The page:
The Corner

A ‘Political’ Agenda Isn’t Necessarily a ‘Partisan’ Agenda

At Politico this morning, Josh Gerstein picks up on the story I’ve been talking about for a few days here — based on Patrick Poole’s reporting — that political appointees in the Obama administration intervened to prevent prosecution of Islamist organizations and some of their members (like CAIR’s Omar Ahmad) after those organizations/members had been shown to be coconspirators in the Holy Land Foundation terrorism financing case. Josh reports that the Bush Justice Department similarly intervened in 2004, when at least some of the prosecutors (in Dallas) wanted to include some of these organizations in the HLF indictment. He says the disclosure of the Bush DOJ’s decision is 

noteworthy because some conservatives have alleged in recent days that a Justice Department decision last year to decline prosecution of CAIR, co-founder Omar Ahmad, and others was motivated by politics and a desire to preserve outreach efforts to U.S. Muslim groups. [Emphasis added.]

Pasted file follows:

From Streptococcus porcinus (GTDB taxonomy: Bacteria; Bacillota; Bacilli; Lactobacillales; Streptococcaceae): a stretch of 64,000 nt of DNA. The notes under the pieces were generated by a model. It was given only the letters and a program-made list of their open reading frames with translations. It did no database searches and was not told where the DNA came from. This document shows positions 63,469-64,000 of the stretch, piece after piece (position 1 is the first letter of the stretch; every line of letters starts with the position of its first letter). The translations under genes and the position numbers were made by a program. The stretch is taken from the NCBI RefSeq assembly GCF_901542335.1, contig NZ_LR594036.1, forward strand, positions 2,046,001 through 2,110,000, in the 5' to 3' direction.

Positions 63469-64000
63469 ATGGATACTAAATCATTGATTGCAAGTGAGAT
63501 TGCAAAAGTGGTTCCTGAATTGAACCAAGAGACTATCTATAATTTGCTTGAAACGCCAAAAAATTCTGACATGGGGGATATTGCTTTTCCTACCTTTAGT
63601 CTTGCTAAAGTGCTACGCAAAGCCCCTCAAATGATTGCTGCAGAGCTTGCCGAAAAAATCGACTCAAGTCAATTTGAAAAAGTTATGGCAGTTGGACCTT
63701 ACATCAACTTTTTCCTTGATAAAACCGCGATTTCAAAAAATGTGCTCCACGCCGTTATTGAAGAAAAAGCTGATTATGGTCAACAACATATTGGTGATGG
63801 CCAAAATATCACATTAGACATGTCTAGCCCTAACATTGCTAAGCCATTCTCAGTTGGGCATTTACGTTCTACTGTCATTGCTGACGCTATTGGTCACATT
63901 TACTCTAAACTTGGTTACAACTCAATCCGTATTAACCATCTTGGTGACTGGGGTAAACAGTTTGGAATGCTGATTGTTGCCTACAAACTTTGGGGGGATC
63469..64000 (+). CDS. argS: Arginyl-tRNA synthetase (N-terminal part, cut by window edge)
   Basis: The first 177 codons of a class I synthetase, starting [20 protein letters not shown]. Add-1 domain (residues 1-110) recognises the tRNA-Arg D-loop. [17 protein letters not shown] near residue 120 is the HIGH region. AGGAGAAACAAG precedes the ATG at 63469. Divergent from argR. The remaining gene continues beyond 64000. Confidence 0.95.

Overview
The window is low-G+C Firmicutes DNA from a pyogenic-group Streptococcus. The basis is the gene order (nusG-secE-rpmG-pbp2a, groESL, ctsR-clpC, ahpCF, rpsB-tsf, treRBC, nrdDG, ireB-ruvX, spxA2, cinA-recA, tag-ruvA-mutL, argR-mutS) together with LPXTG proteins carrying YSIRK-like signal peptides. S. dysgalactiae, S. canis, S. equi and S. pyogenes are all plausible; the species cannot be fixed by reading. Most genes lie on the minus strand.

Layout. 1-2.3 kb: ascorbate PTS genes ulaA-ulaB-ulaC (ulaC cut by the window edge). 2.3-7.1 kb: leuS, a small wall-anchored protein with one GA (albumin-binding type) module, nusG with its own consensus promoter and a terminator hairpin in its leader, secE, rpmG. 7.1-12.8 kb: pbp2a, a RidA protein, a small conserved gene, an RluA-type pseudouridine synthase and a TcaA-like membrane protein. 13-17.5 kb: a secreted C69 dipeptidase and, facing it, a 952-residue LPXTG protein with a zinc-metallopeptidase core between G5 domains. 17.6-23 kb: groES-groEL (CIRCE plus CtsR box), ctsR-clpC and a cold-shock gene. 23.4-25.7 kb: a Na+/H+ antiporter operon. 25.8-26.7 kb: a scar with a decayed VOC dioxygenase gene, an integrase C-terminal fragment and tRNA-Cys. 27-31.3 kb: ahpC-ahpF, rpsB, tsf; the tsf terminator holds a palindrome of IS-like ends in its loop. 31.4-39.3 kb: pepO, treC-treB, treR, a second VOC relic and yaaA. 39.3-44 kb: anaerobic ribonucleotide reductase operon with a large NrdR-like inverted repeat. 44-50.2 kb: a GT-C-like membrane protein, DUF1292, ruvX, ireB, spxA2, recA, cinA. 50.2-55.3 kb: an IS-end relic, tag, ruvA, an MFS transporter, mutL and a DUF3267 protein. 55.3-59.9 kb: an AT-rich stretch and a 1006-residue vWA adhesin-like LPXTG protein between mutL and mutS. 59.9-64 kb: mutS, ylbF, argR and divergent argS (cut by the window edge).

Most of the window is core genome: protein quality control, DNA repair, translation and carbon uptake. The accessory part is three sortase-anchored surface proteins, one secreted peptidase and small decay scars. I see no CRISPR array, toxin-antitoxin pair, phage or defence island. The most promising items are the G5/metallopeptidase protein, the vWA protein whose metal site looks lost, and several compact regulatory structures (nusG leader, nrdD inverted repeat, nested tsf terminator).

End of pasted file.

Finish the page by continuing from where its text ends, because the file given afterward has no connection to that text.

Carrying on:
I was interviewed at some length for the Politico report, and I think it is well done. But here, I think, Josh is being redundant and, consequently, confusing the meaning of “politics” in this context.

Coddling Islamists is not a political issue in the sense of Republican administrations having one position on it and Democratic administrations another. What makes a decision not to prosecute someone “political” is that it is done for reasons extraneous to the evidence and the law. The political goal in this instance was precisely “to preserve outreach efforts to U.S. Muslim groups.” Both parties are guilty of it, and I never said otherwise — in fact, as Gerstein notes, I have been a “withering” critic of the Bush and Clinton administrations when it comes to coddling Islamists.

 In any event, more on this in tomorrow’s column.

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